Ludwick earns some redemption with homer
Friday, June 22, 2007
Ludwick hit a bomb to left-center to end Wednesday's marathon.
ST. LOUIS -- Ryan Ludwick bears some responsibility for the longest game of the season in the major leagues, striking out as a pinch hitter with the bases loaded and one out in the ninth inning.
Better late than never, he did something about it. Five innings later, he rewarded the few thousand fans from a sellout crowd who stuck around for Wednesday night's marathon 7-6 victory over the Kansas City Royals. Ludwick led off the bottom of the 14th inning with his first walk-off home run.
"My first at-bat I had a chance to win the game," Ludwick said. "All I had to do was get a sacrifice fly, and I didn't get the job done, I struck out, and that's a terrible feeling."
Rounding the bases after his no-doubt drive off Jorge de la Rosa went an estimated 434 feet and well over the wall in left-center was a euphoric blur.
"That's the best feeling of my life, by far," he said. "I remember jumping on the plate and getting mobbed, and getting mobbed when I got back in [the clubhouse]. Wow. Wow.
"So I went from probably the worst feeling you can have to having the best feeling you can have. It's unbelievable."
The first extra-inning game of the year in St. Louis lasted 5 hours, 21 minutes and was the longest at home since a 4-3, 15-inning loss to the Montreal Expos on April 26, 2001 that lasted 5:32.
For the first time in a long time, Kip Wells carries a bit of momentum into his next start. The right-hander who has a major league-worst 11 losses was pressed into service Wednesday and responded with two scoreless innings and his third victory.
Wells worked around David DeJesus' one-out triple in the 14th, striking out John Buck with two men on for the third out after a perfect 13th.
"Great for him," Cardinals pitching coach Dave Duncan said. "He did a great job and got rewarded for it."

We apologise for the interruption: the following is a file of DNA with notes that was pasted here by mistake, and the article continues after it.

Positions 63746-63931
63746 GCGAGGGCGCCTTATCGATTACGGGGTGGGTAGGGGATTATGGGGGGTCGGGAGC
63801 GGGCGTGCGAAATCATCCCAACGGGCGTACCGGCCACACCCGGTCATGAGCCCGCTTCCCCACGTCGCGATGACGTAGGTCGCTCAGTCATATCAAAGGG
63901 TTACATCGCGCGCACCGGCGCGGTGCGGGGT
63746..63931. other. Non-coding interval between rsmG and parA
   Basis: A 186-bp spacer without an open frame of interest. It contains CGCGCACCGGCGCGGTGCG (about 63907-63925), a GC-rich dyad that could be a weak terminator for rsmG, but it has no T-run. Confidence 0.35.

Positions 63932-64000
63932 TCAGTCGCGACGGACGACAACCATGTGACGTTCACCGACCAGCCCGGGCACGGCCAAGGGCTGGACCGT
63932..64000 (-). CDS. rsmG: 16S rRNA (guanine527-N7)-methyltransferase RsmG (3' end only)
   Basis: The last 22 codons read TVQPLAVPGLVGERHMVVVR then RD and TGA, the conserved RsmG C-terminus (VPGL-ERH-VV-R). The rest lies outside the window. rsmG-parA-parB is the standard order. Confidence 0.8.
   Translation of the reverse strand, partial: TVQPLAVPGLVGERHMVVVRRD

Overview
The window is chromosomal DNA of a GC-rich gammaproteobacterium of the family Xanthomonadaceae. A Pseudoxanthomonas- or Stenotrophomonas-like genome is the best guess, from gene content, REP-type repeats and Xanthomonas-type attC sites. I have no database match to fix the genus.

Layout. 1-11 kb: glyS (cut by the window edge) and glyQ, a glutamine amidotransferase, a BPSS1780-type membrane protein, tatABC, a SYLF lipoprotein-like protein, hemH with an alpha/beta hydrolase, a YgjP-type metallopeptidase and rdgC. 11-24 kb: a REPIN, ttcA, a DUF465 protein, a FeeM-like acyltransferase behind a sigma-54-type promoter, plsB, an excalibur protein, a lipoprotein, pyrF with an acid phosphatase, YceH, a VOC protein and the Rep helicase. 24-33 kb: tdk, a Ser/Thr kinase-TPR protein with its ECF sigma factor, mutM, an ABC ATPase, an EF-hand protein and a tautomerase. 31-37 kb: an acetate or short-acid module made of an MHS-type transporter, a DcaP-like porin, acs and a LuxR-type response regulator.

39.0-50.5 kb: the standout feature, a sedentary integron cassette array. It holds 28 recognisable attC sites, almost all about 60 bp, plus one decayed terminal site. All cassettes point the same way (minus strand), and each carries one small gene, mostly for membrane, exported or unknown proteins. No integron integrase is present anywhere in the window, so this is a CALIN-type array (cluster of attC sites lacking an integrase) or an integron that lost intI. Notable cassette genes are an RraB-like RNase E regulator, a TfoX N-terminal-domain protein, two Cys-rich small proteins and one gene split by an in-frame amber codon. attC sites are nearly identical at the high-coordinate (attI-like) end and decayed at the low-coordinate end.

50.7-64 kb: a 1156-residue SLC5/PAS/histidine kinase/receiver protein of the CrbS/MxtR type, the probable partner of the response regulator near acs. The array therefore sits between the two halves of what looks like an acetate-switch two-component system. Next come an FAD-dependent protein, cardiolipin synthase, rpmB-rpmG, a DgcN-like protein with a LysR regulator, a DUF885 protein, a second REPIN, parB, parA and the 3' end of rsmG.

Wells, who has a 6.75 ERA, was told that Brad Thompson would be taking his start Tuesday only three hours before game-time, although he's scheduled to rejoin the rotation Sunday against the Phillies. The Cardinals had no intention of using him in relief, sending him to the bullpen to clear his head, but ran out of pitchers.
Wells said he tried to keep things simple and just concentrate on the next pitch.
"Kip looked great," said Aaron Miles, who tied his career high with five hits. "When he gave up the triple he got real nasty and showed what he can do."
Wells was the eighth pitcher the team used. A ninth, left-hander Tyler Johnson, was given the day off due to a sore right knee.
"You're sitting down there most of the game knowing you're probably not going to get in unless this kind of situation transpires," Wells said. "Then to have a good result is a pretty good feeling.
"Hopefully this is something we can build on."
* Miles has one previous five-hit game on April 4, 2005 against the San Diego, and the latest binge raised his average to .301. He's batting .360 (18-for-50) this month. "I guarantee you he'll start somewhere on Friday," La Russa said. "Either that, or I don't think I'll have my job. He's playing great."
* The Cardinals won despite committing four errors for the first time since a 6-5 victory at Chicago over the Cubs on Sept. 23, 2000. It was their first four-error game overall since Aug. 21, 2005 against the Giants. First baseman Albert Pujols had his third career two-error game and first since his rookie season in 2001 when he primarily played third base.
* So Taguchi is hitting .426 (20-for-47) during a career best 13-game hitting streak that is one game longer than his previous best.
* The Royals' Alex Gordon matched his career best with four hits Wednesday and was 6-for-13 in the series.
* The Cardinals have won all of Todd Wellemeyer's five career starts and are 8-1 when he appears in a game.